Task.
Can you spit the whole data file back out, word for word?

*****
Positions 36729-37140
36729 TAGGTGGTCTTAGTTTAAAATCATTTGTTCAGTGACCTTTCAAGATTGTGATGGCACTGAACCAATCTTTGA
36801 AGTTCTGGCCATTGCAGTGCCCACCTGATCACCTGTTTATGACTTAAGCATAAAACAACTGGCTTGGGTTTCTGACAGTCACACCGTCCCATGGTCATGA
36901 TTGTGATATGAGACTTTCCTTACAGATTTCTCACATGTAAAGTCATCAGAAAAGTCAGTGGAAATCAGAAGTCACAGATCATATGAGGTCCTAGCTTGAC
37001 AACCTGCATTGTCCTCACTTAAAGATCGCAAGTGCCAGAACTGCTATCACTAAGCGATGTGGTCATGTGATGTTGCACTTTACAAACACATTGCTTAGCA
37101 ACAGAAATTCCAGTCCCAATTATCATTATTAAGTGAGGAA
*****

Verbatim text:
Positions 36729-37140
36729 TAGGTGGTCTTAGTTTAAAATCATTTGTTCAGTGACCTTTCAAGATTGTGATGGCACTGAACCAATCTTTGA
36801 AGTTCTGGCCATTGCAGTGCCCACCTGATCACCTGTTTATGACTTAAGCATAAAACAACTGGCTTGGGTTTCTGACAGTCACACCGTCCCATGGTCATGA
36901 TTGTGATATGAGACTTTCCTTACAGATTTCTCACATGTAAAGTCATCAGAAAAGTCAGTGGAAATCAGAAGTCACAGATCATATGAGGTCCTAGCTTGAC
37001 AACCTGCATTGTCCTCACTTAAAGATCGCAAGTGCCAGAACTGCTATCACTAAGCGATGTGGTCATGTGATGTTGCACTTTACAAACACATTGCTTAGCA
37101 ACAGAAATTCCAGTCCCAATTATCATTATTAAGTGAGGAA